It might come as a surprise as to why a domestic agriculture bill would have anything to do with potential regulation of premium cigars by the Food & Drug Administration (FDA), but the bill actually serves as the appropriations bill for the FDA’s budget for 2015. The FDA has been appropriate just under $2.6 billion, $566 million of which is slated for tobacco.
On page 60, the committee stated its thoughts on the potential regulation of premium cigars by the FDA, indicating that it supported an exemption.
It went on further to argue that the Tobacco Control Act, the 2009 law passed by Congress that gave FDA authority to regulate products like premium cigars, was likely not intended to cover premium cigars because the products are not marketed towards minors.
The full statement reads as follows:
Deeming Regulations.—The Committee is encouraged that FDA has provided options for a way forward on distinguishing between premium cigars and other tobacco products in its recently proposed rule ‘‘Deeming Tobacco Products To Be Subject to the Federal Food, Drug, and Cosmetic Act, as Amended by the Family Smoking Pre- vention and Tobacco Control Act; Regulations on the Sale and Distribution of Tobacco Products and Required Warning Statements for Tobacco Products’’ (Docket No. FDA–2014–N–0189). In particular, the Committee notes that FDA is considering excluding premium cigars from the scope of this proposed rule through Option 2. The Committee believes this could be a viable solution, given that the Family Smoking Prevention and Tobacco Control Act makes little mention of cigars throughout the legislation, and there is even less evidence that Congress intended to focus on the unique subset of premium cigars. The Committee notes that premium cigars are shown to be distinct from other tobacco products in their effects on youth initiation, the frequency of their use by youth and young adults, and other such behavioral and economic factors.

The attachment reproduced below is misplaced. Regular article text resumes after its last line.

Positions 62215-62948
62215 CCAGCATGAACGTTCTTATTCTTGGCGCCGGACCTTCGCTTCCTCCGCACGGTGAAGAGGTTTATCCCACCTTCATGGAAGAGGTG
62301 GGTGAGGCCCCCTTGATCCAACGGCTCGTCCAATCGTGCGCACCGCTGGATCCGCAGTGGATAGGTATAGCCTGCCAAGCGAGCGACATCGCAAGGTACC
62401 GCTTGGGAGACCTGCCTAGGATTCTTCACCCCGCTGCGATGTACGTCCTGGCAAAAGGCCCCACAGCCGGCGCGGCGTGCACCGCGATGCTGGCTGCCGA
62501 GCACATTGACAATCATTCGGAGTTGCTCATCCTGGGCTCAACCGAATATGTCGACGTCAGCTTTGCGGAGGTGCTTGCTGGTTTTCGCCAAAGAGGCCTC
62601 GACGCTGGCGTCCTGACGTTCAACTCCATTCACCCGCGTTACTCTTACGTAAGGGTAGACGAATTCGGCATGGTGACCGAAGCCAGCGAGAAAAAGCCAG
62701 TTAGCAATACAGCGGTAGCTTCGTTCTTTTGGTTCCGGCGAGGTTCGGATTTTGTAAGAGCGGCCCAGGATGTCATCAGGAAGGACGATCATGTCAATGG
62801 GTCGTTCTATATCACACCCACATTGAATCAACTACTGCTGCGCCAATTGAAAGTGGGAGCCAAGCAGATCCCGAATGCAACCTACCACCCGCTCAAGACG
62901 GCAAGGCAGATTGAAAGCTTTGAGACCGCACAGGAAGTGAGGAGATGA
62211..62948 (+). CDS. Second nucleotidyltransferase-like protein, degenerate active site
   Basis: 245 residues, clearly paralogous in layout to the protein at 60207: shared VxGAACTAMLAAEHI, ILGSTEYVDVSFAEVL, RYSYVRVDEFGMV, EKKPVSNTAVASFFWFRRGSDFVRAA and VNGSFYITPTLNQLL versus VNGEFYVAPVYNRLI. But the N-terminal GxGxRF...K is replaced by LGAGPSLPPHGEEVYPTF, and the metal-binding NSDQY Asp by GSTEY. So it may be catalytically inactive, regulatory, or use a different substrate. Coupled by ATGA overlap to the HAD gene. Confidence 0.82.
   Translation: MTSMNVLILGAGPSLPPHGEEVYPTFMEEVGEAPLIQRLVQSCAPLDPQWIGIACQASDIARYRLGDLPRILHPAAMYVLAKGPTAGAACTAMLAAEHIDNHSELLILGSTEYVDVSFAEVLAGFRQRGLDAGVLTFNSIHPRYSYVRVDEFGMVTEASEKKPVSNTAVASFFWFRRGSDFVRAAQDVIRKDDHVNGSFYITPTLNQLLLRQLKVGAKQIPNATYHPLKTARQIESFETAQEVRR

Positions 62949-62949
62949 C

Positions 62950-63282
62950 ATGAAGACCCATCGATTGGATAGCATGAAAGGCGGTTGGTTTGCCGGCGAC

In April, the FDA announced potential deeming regulations. In the proposed rules, two options are being considered: one that would subject all cigars to regulation (Option 1) and one that would exempt “premium cigars” from FDA regulation (Option 2).
A 75-day comment period has been established for the FDA to solicit feedback over the pending regulations. That comment period will close on July 9, although earlier today the FDA indicated it was considering extending the period.
In addition to premium cigars, other types of cigars, pipe tobacco, e-cigarettes and hookah and shisha tobacco are targeted under the new rules. Premium cigars were the only category where the FDA asked the public to consider an exemption.
Earlier this month, we launched halfwheel.com/fda, a microsite dedicated to explaining the FDA regulation issue.